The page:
1. The CDC just revised its numbers: of the 153,000+ US deaths "due to COVID-19" that they and the media have been pushing, when push comes to shove only 9200+ were due to COVID-19 alone.

    They are going to eat some major crow, and some people need to be imprisoned over what happened to the US economy over this farce.

    1. Fascinating.

      One of the things that Handley talks about is how badly people estimate how lethal it is. When asked what percentage of the population has died, the answer they chose was 9%. That would be on the order of 30 Million people. Compare the 30 Million to even the 153,000 and you see the effects of the news media feeding stories to keep everyone afraid of it.

    2. And now the info has come out that 90% of the positives were 'exposed to, showing minimal signs of, not infectious and completely asymptomatic.'

      So, of all of the 'positive cases' only 10% were real asymptomatic or slightly active cases of Covid.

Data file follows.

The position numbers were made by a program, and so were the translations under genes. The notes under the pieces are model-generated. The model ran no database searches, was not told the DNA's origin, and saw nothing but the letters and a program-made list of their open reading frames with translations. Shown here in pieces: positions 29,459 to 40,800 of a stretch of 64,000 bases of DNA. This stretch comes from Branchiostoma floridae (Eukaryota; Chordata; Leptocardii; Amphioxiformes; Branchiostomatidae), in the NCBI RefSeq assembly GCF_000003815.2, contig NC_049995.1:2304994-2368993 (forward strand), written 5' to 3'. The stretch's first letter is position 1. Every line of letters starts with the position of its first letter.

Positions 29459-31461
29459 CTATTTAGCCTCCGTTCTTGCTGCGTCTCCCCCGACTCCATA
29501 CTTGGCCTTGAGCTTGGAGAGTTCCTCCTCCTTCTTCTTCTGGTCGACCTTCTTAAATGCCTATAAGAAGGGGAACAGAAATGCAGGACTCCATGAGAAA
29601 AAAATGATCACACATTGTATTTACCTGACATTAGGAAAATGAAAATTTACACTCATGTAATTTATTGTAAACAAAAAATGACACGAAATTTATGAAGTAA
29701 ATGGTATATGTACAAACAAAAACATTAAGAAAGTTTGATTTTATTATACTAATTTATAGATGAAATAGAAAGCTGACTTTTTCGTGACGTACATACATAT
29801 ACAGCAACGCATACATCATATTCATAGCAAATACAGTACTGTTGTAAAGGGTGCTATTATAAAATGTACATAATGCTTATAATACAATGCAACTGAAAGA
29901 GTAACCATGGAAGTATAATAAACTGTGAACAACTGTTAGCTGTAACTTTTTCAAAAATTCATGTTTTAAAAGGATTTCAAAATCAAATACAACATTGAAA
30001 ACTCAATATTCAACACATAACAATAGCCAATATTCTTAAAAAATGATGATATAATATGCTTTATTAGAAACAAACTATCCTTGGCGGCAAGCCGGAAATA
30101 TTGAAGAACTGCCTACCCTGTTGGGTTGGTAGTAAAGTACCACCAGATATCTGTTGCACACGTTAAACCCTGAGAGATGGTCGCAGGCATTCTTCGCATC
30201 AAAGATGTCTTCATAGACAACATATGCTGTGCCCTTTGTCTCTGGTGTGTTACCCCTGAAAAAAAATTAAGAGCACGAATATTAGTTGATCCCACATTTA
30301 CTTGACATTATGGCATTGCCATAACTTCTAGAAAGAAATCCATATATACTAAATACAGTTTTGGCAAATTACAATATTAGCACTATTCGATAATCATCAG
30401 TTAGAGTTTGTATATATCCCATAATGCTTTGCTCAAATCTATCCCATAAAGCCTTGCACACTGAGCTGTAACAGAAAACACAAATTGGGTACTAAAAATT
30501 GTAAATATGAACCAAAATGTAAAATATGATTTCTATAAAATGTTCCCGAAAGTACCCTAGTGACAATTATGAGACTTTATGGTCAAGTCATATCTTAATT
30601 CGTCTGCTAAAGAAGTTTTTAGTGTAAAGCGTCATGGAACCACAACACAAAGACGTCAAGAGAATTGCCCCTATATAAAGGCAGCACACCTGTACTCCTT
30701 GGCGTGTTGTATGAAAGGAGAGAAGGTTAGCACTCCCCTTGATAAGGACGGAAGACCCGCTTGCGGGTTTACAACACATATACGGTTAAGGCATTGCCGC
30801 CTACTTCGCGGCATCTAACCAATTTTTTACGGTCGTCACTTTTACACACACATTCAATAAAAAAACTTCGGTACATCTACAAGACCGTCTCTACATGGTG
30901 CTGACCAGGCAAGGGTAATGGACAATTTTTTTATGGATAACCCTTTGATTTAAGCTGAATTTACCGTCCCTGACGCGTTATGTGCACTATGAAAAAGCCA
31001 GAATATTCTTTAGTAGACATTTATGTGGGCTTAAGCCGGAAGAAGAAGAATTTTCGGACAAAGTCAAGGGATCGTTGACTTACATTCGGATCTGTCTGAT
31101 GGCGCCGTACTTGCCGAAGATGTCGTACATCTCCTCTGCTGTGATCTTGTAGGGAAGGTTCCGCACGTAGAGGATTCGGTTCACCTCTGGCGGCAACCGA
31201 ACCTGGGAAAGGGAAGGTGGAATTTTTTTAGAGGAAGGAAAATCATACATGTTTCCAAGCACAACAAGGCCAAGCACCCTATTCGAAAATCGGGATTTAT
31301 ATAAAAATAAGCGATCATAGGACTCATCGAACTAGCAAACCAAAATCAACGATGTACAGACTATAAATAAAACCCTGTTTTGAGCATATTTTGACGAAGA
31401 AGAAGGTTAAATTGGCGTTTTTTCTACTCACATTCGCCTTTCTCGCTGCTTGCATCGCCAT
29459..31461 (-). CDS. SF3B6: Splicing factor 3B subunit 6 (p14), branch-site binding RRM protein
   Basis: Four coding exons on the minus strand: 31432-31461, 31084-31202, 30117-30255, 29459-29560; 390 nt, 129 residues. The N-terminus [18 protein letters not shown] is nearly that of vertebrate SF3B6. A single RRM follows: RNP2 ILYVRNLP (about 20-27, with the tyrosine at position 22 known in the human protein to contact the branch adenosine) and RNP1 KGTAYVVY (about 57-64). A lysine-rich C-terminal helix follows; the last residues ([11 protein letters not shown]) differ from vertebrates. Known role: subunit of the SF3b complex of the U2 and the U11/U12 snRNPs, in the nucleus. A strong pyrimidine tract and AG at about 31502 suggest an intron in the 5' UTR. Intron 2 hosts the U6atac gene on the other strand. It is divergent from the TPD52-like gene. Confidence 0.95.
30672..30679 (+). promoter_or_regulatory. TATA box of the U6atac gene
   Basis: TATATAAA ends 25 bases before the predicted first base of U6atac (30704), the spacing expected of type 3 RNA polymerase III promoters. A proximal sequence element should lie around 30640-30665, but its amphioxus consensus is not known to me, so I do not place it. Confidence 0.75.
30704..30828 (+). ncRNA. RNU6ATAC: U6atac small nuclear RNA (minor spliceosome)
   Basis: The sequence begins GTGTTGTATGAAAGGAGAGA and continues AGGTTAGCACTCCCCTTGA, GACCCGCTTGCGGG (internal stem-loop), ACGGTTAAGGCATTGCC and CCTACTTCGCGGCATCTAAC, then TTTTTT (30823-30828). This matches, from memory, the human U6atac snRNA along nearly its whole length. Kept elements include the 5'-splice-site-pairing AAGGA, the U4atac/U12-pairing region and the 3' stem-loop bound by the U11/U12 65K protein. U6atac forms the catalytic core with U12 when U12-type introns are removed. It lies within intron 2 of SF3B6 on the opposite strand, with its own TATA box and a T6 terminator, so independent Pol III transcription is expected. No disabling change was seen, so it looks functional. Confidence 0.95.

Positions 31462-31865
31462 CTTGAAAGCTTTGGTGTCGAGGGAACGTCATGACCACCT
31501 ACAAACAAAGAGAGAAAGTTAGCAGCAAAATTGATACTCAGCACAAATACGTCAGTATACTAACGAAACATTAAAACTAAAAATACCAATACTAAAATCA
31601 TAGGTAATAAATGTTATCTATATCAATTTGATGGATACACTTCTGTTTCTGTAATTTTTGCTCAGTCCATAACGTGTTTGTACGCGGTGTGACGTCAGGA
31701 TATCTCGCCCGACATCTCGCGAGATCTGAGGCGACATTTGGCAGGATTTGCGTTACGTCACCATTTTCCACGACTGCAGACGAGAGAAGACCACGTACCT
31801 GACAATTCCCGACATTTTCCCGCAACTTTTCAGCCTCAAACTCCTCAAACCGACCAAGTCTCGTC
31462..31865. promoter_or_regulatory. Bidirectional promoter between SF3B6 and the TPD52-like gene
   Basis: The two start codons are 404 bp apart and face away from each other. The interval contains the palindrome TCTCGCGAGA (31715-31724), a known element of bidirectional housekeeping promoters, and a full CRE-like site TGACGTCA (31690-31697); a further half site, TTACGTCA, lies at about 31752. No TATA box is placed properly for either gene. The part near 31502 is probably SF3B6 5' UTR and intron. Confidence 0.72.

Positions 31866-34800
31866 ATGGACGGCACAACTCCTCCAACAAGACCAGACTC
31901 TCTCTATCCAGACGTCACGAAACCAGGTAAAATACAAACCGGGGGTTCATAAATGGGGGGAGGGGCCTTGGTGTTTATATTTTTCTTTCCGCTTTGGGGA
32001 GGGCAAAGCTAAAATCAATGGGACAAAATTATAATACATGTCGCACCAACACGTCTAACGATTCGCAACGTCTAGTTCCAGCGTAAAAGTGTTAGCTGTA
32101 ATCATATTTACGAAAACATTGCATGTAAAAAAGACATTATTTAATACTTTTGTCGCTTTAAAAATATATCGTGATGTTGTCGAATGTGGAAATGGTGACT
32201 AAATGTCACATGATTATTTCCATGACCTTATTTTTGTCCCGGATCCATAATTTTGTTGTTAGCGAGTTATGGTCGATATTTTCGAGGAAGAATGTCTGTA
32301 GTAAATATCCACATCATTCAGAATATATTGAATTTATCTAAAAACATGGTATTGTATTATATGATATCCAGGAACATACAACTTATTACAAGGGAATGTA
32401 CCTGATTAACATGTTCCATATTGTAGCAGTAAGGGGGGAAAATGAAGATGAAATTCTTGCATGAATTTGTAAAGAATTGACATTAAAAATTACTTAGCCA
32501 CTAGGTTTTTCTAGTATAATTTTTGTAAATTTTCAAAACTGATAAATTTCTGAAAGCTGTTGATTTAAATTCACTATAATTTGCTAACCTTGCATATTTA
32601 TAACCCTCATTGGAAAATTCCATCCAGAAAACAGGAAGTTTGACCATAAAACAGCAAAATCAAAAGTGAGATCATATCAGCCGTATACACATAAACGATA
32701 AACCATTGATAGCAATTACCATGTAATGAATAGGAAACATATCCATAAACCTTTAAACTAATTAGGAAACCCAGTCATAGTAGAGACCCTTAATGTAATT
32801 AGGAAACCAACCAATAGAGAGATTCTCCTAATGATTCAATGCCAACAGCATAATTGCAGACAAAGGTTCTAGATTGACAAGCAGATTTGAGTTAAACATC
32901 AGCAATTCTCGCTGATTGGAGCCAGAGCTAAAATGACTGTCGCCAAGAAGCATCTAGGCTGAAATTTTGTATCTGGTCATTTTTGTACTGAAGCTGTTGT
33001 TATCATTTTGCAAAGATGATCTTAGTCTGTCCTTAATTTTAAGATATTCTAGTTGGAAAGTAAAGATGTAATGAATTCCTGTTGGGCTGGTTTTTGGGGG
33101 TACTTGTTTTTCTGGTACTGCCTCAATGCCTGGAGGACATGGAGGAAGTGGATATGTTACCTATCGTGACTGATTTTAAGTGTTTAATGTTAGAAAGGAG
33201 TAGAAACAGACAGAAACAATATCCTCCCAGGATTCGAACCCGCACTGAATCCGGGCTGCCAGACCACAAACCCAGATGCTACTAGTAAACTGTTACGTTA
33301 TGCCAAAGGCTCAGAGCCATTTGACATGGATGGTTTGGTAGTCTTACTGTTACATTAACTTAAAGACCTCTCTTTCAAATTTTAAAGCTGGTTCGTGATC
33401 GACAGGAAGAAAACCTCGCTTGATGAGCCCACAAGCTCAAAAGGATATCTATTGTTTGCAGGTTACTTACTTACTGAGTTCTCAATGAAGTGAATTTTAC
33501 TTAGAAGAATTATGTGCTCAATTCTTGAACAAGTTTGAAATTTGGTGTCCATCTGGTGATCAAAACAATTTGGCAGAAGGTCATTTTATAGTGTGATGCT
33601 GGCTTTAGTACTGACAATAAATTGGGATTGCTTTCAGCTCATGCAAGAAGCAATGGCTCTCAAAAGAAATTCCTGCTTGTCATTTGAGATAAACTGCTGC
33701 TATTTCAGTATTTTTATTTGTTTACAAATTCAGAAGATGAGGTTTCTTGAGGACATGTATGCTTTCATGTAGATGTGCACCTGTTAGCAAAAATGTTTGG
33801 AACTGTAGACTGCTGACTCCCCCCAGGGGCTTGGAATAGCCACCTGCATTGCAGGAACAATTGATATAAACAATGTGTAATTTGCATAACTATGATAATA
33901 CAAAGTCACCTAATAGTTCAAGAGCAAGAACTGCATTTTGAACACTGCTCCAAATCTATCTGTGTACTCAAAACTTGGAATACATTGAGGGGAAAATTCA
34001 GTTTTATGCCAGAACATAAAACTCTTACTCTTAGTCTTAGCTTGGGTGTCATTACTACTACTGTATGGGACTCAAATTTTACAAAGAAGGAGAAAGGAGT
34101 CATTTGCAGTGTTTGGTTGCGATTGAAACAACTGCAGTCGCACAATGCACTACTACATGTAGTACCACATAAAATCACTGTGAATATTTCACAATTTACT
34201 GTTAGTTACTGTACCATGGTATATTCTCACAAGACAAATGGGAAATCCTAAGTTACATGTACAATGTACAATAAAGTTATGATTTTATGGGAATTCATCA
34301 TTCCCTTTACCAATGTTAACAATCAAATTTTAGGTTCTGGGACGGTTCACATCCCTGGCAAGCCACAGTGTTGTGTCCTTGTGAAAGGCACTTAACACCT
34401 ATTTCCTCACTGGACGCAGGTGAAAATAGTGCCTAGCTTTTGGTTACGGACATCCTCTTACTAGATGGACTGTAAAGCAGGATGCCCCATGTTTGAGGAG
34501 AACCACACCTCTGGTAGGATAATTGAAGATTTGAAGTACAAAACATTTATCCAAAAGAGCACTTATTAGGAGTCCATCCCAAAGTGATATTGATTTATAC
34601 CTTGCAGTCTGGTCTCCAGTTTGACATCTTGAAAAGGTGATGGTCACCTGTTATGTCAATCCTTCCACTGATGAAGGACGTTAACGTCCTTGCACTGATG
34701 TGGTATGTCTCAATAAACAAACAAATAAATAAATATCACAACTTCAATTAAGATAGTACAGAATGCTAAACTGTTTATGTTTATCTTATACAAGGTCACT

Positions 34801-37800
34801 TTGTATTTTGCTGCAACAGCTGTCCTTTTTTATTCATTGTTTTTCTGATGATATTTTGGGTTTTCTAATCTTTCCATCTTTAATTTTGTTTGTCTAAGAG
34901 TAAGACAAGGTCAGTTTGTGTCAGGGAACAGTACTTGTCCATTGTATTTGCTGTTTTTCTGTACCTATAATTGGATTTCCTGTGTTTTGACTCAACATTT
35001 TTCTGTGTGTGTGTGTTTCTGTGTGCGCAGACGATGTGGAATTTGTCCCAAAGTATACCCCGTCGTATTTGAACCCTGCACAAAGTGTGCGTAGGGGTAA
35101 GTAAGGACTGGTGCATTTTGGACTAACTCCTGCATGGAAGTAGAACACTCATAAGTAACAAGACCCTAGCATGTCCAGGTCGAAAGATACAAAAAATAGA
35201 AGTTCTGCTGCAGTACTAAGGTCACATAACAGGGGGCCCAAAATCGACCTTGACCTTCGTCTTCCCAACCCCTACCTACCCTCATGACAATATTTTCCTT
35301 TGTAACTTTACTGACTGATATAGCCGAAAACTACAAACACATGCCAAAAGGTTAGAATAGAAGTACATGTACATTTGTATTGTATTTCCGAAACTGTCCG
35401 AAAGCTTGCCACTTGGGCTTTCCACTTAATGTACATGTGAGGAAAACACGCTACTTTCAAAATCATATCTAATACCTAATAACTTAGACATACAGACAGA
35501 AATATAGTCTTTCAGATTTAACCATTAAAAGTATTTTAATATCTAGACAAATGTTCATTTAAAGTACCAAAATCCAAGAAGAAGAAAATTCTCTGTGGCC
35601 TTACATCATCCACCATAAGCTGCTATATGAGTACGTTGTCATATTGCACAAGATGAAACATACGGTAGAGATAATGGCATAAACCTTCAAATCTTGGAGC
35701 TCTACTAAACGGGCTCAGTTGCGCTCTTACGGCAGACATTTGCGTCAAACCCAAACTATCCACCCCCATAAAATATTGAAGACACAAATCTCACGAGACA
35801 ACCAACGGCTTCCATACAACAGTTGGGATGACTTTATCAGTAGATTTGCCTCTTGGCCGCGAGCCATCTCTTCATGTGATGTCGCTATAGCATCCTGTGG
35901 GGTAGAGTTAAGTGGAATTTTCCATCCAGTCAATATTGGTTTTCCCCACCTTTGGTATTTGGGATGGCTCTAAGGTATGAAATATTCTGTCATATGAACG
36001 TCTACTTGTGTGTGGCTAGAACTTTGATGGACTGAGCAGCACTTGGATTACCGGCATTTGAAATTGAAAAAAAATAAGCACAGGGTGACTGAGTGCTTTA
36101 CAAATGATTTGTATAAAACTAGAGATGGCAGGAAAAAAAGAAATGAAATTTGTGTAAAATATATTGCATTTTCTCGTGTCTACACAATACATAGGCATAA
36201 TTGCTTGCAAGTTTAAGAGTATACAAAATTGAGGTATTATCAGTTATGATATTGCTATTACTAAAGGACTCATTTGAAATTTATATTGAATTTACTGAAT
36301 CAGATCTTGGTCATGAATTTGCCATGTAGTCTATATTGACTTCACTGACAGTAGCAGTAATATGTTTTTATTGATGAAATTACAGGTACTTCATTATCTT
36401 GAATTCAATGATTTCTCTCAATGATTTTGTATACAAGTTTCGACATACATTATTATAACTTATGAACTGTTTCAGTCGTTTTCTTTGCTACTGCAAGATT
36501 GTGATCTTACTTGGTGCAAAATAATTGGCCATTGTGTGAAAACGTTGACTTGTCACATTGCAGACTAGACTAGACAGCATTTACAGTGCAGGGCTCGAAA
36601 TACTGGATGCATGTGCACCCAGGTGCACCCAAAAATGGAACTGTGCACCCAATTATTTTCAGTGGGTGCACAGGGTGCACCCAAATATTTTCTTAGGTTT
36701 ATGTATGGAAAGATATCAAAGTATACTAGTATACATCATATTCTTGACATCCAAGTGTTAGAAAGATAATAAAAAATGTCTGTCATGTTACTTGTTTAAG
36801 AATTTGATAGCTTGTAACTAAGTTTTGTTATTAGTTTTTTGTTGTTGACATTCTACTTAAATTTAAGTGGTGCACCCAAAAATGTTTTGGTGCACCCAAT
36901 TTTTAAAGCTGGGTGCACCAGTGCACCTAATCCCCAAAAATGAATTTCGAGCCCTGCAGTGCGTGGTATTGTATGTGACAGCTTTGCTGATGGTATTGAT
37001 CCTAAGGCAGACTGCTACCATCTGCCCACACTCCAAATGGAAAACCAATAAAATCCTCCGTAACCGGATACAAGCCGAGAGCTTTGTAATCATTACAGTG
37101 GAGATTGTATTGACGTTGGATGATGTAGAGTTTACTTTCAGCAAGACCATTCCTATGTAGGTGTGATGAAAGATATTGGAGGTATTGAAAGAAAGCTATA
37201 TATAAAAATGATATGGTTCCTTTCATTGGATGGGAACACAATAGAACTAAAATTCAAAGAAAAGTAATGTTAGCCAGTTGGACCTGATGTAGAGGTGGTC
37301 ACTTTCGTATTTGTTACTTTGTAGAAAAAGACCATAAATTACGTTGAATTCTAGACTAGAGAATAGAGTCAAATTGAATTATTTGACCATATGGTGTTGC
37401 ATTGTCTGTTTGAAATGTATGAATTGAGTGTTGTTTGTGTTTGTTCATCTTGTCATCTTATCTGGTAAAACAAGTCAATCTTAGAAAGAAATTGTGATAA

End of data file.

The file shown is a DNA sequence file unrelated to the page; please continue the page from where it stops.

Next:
We were played.

      Played by medical unprofessionals playing party politics.

  2. Great post. As always, I have to go to a blog to get my good news.

  3. I wouldn't call off the entire outbreak, but the recent second-wave spike is dwindling down appreciably, thank a merciful universe.

    But the idea that this only cost us 9200 deaths nationwide is risible, whatever moron or agency full of them is putting it out.
    We lost that many people in 4 days at the first peak of this, and those deaths weren't mislabeled motorcycle accidents, however comforting such farcical notions are to the tinfoil millinery contingent.